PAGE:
Thanks to mandated safety systems in vehicles such as electronic stability control (ESC) and tire pressure monitoring systems (TPMS), suppliers of automotive microelectromechanical systems (MEMS) had an unprecedented number of implementations in 2014, according to a new report from IHS.
TPMS and ESC attained full implementation in new vehicles in major automotive markets last year, helping to drive revenues for MEMS sensors in the automotive market. Those players in gyroscopes, accelerometers and pressure sensors needed in these systems saw strong growth, while those established in high-g accelerometers for frontal airbags and pressure sensors also saw success, IHS research says.
The top 10 automotive MEMS suppliers represented 78% of all automotive MEMS market volume, which amounted to $2.6 billion last year. By 2021, IHS forecasts this market to grow to $3.4 billion with a compound annual growth rate (CAGR) of 3.4%. This growth will come from four main sensors in this segment—pressure, flow, gyroscopes and accelerometers. Night vision and humidity sensors will also be added to the mix by 2021.
Bosch was the overall No. 1 automotive MEMS supplier in 2014, with revenues of $790 million, nearly three times as much as its closest competitor, Sensata, which had revenues of $268 million, according to IHS data. Bosch grew strongly in ESC and roll-over detection applications, as well as key engine measurements such as manifold absolute pressure (MAP) and mass air flow on the air intake, vacuum brake booster pressure sensing and common rail diesel pressure measurement.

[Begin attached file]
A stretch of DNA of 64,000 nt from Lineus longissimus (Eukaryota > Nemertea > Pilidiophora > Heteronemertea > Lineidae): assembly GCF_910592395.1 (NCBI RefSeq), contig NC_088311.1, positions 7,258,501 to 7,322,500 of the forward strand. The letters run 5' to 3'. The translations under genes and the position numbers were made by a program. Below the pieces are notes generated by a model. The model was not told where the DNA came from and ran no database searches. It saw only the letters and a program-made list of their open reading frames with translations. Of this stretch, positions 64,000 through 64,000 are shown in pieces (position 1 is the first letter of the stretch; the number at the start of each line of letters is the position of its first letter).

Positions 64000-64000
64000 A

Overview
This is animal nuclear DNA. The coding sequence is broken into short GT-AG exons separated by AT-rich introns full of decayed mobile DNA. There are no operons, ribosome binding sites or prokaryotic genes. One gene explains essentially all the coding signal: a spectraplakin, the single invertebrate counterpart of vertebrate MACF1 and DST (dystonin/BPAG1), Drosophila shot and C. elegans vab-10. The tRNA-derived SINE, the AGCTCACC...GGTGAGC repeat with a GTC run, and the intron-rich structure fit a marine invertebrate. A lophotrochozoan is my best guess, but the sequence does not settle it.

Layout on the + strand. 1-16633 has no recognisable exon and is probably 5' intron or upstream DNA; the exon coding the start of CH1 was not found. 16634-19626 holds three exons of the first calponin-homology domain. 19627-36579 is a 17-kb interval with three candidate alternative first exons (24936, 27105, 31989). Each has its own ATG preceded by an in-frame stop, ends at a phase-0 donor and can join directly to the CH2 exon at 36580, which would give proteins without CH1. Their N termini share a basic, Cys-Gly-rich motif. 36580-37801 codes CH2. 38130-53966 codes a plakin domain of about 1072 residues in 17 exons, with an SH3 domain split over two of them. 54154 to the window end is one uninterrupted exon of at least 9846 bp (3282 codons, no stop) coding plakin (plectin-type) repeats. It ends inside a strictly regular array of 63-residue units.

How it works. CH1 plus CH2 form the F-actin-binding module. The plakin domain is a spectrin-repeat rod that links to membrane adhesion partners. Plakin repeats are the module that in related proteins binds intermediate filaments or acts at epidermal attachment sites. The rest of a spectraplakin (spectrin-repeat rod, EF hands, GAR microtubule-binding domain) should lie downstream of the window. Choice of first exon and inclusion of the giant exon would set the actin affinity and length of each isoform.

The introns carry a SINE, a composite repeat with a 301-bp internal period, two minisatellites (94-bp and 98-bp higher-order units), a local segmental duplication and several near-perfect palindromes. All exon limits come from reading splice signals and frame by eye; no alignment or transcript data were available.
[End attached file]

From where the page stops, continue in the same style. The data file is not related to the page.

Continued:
While Sensata was a distant second place, it jumped into that position in 2014 over Denso and Freescale. Sensata was able to do this not only on the strength of its safety and powertrain pressure sensors, but also through the acquisition of Schrader Electronics. Sensata has a strong position in both TPMS and ESC pressure sensors, as well as harsh applications such as exhaust gas pressure measurement, IHS says. Freescale gained second place in airbag sensors, behind Bosch, and made strides in TPMS.
Japanese MEMS vendor Denso suffered as a result of the weakened Yen, dropping two places to No. 4 in automotive MEMS after coming in second in 2013. Denso was strong in MAP and barometric pressure measurement in 2014 and also had a strong position in ESC and accelerometers.
In fifth place in 2014 was Analog Devices with its high-g accelerometers and gyroscopes for safety sensing (airbags and ESC). In the next three positions in 2014 were Infineon, Murata and Panasonic that also gained as a result in the boom in safety systems.
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